Quercetin downregulates NADPH oxidase, increases eNOS activity and prevents endothelial dysfunction in spontaneously hypertensive rats

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Background and objective

Several studies have found that chronic treatment with the dietary flavonoid quercetin lowers blood pressure and restores endothelial dysfunction in hypertensive animal models. We hypothesized that increased endothelial nitric oxide synthase (eNOS) and/or decreased nicotinamide adenine dinucleotide phosphate (NADPH) oxidase protein expression and activity, and reduced reactive oxygen species might be involved in the improvement of endothelial function induced by quercetin in sponataneously hypertensive rats (SHR).

Design and methods

Male SHR and Wistar–Kyoto (WKY) rats (5 weeks old) were treated with quercetin (10 mg/kg) or vehicle for 13 weeks. Changes in vascular expression of eNOS, caveolin-1 and p47phox were analysed by Western blot, eNOS activity by conversion of [3H]arginine to L-[3H]citrulline, and NADPH oxidase activity by NADPH-enhanced chemoluminescence of lucigenin.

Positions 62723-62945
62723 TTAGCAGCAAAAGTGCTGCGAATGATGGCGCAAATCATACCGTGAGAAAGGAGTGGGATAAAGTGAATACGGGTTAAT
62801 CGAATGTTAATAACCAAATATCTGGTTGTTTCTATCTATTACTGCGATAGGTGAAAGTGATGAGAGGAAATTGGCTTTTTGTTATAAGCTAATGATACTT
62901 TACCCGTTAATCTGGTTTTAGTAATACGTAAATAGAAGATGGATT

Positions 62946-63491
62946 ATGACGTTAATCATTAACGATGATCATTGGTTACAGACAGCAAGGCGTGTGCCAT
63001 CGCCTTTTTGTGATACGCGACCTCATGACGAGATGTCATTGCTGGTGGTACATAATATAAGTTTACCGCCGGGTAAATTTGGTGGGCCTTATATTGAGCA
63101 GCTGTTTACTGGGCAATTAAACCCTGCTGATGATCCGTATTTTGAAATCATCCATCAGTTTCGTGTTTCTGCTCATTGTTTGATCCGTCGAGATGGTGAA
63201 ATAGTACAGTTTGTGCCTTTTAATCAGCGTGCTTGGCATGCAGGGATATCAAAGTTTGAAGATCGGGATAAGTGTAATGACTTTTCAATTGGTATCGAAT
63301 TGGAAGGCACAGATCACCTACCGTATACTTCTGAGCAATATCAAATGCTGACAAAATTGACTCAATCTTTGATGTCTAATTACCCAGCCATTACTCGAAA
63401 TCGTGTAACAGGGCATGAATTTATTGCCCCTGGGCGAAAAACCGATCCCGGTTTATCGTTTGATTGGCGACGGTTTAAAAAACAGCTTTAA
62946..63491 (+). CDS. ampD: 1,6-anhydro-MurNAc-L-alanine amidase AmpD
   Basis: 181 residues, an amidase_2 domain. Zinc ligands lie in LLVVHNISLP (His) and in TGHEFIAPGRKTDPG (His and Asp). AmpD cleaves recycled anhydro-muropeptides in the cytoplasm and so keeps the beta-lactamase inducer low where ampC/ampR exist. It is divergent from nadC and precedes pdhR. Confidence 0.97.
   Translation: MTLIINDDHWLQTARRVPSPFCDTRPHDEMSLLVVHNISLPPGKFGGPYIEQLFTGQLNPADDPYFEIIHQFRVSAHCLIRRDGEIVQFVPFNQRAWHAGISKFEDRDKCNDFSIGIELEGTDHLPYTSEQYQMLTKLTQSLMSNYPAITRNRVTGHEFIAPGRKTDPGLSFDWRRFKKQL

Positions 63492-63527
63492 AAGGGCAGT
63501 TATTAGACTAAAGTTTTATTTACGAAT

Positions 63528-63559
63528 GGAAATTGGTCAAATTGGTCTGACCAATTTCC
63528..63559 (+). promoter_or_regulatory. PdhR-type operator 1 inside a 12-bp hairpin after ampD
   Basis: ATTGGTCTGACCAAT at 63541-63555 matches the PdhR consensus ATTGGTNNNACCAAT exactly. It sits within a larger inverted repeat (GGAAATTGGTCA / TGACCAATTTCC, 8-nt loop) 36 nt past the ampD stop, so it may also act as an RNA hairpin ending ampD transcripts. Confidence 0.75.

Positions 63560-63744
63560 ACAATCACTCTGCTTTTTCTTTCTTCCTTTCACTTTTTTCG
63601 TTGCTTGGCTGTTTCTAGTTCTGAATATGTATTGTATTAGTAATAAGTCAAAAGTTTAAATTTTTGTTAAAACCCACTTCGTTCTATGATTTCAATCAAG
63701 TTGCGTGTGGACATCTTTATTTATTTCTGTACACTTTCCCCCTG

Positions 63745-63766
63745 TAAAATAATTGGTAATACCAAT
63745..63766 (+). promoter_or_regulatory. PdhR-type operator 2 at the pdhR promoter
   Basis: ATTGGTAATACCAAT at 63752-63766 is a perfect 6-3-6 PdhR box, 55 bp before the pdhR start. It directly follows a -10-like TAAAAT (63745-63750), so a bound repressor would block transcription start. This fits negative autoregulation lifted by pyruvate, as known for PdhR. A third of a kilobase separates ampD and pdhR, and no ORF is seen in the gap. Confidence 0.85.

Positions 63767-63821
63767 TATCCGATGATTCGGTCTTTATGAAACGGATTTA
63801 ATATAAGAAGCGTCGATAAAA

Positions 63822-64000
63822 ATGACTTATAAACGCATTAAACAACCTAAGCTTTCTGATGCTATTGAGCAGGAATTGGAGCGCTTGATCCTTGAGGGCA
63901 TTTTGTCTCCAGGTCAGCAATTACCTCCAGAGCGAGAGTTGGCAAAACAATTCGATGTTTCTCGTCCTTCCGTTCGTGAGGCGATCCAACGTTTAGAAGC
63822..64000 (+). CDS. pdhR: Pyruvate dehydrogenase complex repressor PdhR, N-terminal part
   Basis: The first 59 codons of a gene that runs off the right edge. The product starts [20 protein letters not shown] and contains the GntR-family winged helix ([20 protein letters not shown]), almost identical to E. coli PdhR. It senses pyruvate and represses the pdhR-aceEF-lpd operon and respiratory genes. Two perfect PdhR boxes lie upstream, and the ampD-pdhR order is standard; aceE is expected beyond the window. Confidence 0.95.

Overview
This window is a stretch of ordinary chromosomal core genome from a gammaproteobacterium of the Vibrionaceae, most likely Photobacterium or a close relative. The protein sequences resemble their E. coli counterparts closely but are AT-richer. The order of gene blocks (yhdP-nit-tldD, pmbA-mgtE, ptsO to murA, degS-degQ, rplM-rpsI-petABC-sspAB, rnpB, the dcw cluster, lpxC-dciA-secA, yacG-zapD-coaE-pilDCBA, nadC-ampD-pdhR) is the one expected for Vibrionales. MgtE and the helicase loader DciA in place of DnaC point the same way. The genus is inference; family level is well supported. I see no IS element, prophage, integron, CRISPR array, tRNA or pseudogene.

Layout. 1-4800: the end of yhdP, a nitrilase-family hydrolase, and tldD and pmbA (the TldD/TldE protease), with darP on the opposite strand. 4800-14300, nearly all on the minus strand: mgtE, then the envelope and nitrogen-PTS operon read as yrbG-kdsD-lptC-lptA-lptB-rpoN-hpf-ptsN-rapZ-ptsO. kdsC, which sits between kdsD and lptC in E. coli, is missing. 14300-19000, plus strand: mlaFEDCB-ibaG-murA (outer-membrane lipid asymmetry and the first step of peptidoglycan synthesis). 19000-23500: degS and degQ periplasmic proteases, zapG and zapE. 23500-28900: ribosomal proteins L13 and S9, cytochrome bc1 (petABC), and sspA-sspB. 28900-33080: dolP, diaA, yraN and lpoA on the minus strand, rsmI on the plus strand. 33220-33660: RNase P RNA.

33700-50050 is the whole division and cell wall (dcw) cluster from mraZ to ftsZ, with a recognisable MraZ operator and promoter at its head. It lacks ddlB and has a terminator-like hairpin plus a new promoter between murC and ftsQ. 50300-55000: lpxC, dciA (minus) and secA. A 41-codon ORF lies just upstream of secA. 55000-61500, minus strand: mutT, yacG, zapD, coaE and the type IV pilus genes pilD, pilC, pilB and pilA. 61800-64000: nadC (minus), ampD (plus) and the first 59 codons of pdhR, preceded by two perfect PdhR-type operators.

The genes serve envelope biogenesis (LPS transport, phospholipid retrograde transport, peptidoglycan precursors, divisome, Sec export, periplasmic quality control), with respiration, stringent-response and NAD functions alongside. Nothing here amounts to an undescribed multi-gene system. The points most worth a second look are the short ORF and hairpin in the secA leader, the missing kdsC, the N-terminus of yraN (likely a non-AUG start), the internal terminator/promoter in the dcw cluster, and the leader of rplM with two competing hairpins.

In SHR, quercetin reduced the increase in blood pressure and heart rate and enhanced the endothelium-dependent aortic vasodilation induced by acetylcholine, but had no effect on the endothelium-independent response induced by nitroprusside. However, quercetin had no effect on endothelium-dependent vasoconstriction and aortic thromboxane B2 production. Compared to WKY, SHR showed upregulated eNOS and p47phox protein expression, downregulated caveolin-1 expression, increased NADPH-induced superoxide production but, paradoxically, eNOS activity was reduced. Chronic quercetin treatment prevented all these changes in SHR. In WKY, quercetin had no effect on blood pressure, endothelial function or the expression or activity of the proteins analysed.


Enhanced eNOS activity and decreased NADPH oxidase-mediated superoxide anion (O2−) generation associated with reduced p47phox expression appear to be essential mechanisms for the improvement of endothelial function and the antihypertensive effects of chronic quercetin.

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